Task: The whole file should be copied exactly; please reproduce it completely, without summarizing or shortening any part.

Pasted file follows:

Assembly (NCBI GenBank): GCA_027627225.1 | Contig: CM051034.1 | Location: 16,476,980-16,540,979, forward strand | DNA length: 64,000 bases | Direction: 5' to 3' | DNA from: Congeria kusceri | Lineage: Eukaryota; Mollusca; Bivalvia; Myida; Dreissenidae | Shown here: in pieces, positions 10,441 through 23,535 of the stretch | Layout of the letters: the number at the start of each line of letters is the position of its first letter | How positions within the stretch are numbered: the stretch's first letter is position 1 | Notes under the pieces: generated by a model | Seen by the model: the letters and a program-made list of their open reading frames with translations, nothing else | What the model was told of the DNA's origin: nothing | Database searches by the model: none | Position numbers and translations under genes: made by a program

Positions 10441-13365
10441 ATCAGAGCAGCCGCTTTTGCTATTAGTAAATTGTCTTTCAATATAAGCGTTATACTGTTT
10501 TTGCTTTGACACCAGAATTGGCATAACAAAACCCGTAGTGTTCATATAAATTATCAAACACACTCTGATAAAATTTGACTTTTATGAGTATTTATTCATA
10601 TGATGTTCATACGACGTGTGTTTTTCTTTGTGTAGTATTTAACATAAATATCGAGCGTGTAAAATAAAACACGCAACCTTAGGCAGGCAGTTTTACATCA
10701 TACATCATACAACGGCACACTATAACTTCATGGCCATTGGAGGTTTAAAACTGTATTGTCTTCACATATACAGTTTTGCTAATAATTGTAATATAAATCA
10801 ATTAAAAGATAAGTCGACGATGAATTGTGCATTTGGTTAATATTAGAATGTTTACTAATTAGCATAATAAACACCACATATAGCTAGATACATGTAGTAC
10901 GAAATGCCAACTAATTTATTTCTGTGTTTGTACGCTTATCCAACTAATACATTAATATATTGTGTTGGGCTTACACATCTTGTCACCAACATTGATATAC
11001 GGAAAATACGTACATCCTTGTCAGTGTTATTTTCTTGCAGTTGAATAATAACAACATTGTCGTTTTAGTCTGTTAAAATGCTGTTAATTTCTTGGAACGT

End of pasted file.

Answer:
Assembly (NCBI GenBank): GCA_027627225.1 | Contig: CM051034.1 | Location: 16,476,980-16,540,979, forward strand | DNA length: 64,000 bases | Direction: 5' to 3' | DNA from: Congeria kusceri | Lineage: Eukaryota; Mollusca; Bivalvia; Myida; Dreissenidae | Shown here: in pieces, positions 10,441 through 23,535 of the stretch | Layout of the letters: the number at the start of each line of letters is the position of its first letter | How positions within the stretch are numbered: the stretch's first letter is position 1 | Notes under the pieces: generated by a model | Seen by the model: the letters and a program-made list of their open reading frames with translations, nothing else | What the model was told of the DNA's origin: nothing | Database searches by the model: none | Position numbers and translations under genes: made by a program

Positions 10441-13365
10441 ATCAGAGCAGCCGCTTTTGCTATTAGTAAATTGTCTTTCAATATAAGCGTTATACTGTTT
10501 TTGCTTTGACACCAGAATTGGCATAACAAAACCCGTAGTGTTCATATAAATTATCAAACACACTCTGATAAAATTTGACTTTTATGAGTATTTATTCATA
10601 TGATGTTCATACGACGTGTGTTTTTCTTTGTGTAGTATTTAACATAAATATCGAGCGTGTAAAATAAAACACGCAACCTTAGGCAGGCAGTTTTACATCA
10701 TACATCATACAACGGCACACTATAACTTCATGGCCATTGGAGGTTTAAAACTGTATTGTCTTCACATATACAGTTTTGCTAATAATTGTAATATAAATCA
10801 ATTAAAAGATAAGTCGACGATGAATTGTGCATTTGGTTAATATTAGAATGTTTACTAATTAGCATAATAAACACCACATATAGCTAGATACATGTAGTAC
10901 GAAATGCCAACTAATTTATTTCTGTGTTTGTACGCTTATCCAACTAATACATTAATATATTGTGTTGGGCTTACACATCTTGTCACCAACATTGATATAC
11001 GGAAAATACGTACATCCTTGTCAGTGTTATTTTCTTGCAGTTGAATAATAACAACATTGTCGTTTTAGTCTGTTAAAATGCTGTTAATTTCTTGGAACGT